Are Your Pets Prepared for Winter’s Second Half?
So far, many parts of the country have experienced a relatively mild winter. Temperatures in most areas have been a little above average and snowfall has been slightly less than normal.
Of course, that’s what occurred through the first half of January last year before the bottom dropped out.
A massive polar vortex plunged much of the nation into a deep freeze. And the excessive cold lasted throughout February and into March.
There’s no way to know if that will occur again this year. But we do know there is plenty of winter left. And it’s bound to get colder and snowier in many parts.
Don’t forget your furry friendS
You might be ready for this. But are your pets? Have you factored your dogs, cats and other pets into your winter emergency plan?
If so, great. If not, there’s still time if you act quickly. Harsh winters almost always include blizzards and power outages. And sometimes flooding when the white stuff melts.
Maybe your snow removal equipment is ready and waiting. Perhaps you’ve stocked your pantry with enough non-perishable food to last you and your family for a while.
But don’t forget to plan ahead for those furry friends as well. Preparing a pet bug-out bag would save you valuable time if you have to evacuate quickly. And it will be a huge help for your pets who will be confused and concerned about the relocation.
Prepare a pet bug-out bag
Following are items you will want to consider for your pets’ bug-out bag:
- Food and water for three days or more
- Food and water bowls
- Litter and a litter box
- Pet first-aid kit
- Collars, leashes and ID tags with updated information
- Medications and medical records in a waterproof bag
- Toys and treats
- Brushes and other grooming items
- Paper towels and trash bags
- Bleach for cleaning
- Phone numbers of local pet boarding facilities and pet-friendly hotels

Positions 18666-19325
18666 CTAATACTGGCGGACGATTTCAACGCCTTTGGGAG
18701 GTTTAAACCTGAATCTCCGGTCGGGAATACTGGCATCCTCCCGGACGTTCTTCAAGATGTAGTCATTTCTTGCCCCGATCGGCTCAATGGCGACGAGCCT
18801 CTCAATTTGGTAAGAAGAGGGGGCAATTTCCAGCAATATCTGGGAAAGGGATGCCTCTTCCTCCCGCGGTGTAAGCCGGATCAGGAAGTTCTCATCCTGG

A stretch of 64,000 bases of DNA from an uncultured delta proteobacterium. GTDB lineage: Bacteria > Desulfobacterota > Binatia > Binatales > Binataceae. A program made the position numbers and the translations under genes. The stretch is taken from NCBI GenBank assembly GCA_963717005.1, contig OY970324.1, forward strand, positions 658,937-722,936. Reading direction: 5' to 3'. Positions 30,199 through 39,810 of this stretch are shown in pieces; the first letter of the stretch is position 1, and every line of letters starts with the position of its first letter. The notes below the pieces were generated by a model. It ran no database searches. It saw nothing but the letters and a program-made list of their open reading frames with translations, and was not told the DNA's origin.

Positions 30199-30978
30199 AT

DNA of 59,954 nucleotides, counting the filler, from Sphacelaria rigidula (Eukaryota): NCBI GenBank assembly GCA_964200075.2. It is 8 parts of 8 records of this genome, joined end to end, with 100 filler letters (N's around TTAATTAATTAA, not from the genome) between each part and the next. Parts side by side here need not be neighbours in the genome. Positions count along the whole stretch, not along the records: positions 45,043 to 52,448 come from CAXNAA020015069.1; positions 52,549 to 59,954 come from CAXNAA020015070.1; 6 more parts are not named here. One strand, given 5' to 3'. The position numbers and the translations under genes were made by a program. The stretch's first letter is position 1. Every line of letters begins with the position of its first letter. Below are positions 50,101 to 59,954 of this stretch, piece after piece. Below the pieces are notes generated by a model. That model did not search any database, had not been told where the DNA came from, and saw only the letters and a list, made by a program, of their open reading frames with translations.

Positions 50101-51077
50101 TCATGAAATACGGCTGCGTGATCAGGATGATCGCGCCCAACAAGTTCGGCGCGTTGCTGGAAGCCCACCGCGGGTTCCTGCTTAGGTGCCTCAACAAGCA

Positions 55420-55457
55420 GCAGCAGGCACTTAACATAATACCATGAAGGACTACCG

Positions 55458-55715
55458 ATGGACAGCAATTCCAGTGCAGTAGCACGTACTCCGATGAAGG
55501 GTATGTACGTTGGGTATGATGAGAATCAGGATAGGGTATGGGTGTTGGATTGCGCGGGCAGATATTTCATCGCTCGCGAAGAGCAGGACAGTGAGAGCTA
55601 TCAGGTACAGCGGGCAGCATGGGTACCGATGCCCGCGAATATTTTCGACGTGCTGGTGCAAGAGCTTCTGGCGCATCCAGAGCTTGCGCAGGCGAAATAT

- Photos of your pet in case you get separated
You should also microchip your pets. And make sure they are current with their vaccinations. Also, have carriers for the smaller ones.
Protect those paws and pads
Even when there is no emergency, winter can cause problems for your pets.
Snow and ice can get stuck in their paws, so dry them off when they come in from outside. Yes, it would eventually melt, but they could get a freeze burn in the meantime.
Even worse than snow and ice are road salts and other chemical ice-melts they might come in contact with.
So, use a washcloth and lukewarm water to gently clean those paws and pads thoroughly. Then dry them carefully.
You also might want to consider bundling them up when they go out in the cold. This depends on where you live, the breed of dog you own and how much time they spend outdoors.
Smaller, short-haired breeds are most susceptible to cold weather. But if it’s cold enough, almost any dog could benefit from this.
If you decide to use a dog sweater or snow coat for your pets, make sure it fits snuggly but allows for movement.
Of course, your dog should have plenty of space for relieving himself. Bright colors are best so they can be seen by motorists. Once inside, remove the clothing quickly, especially if it’s wet.
A canine caution
There are some downsides to dogs wearing sweaters. So you should always stay near them when they do.
Those sweaters can get wet and then freeze in close contact with your dog’s fur. Without the sweater, he could shake off that moisture.
Susan Wynn is a veterinary nutritionist. Here’s what she says.
“Not only does your pet risk frostbite and other danger if his canine clothes get wet. He may try to get out of the sweater or coat and get caught in a way that makes suffocation a risk.”
These boots were made for walking
Some dogs don’t mind wearing footgear. Others want nothing to do with it. If your dog is willing to wear doggie boots, make sure they provide good traction.
They should have adjustable straps. And the material should be water-resistant or waterproof. You want a secure fit that’s not too tight.
If your dogs sleep in an outdoor shelter, make sure you bring them in the house when temperatures get too low.
Inside the shelter, make sure your dogs have clean, dry bedding. As well as thawed food and water. And if they ever do get hypothermia or frostbite, take them to a vet immediately.
Be wary of water
Puppies and older dogs – not to mention cats – are more susceptible to cold weather than dogs in their healthier years.
They should not be left alone in the cold for very long. When it’s especially cold, only allow them out for quick bathroom breaks. Shovel an area on your lawn for this.
When walking your dogs, keep them away from frozen ponds. They might not be as frozen as they appear.
And don’t allow our pets to drink standing water. It could contain road salt, chemicals or antifreeze that has leaked from cars.
The winter won’t last forever. Soon your pets can enjoy more outdoor fun. But for now, make sure they’re prepared for emergencies and general winter weather.
Pets are part of our families, and they deserve to be treated like family.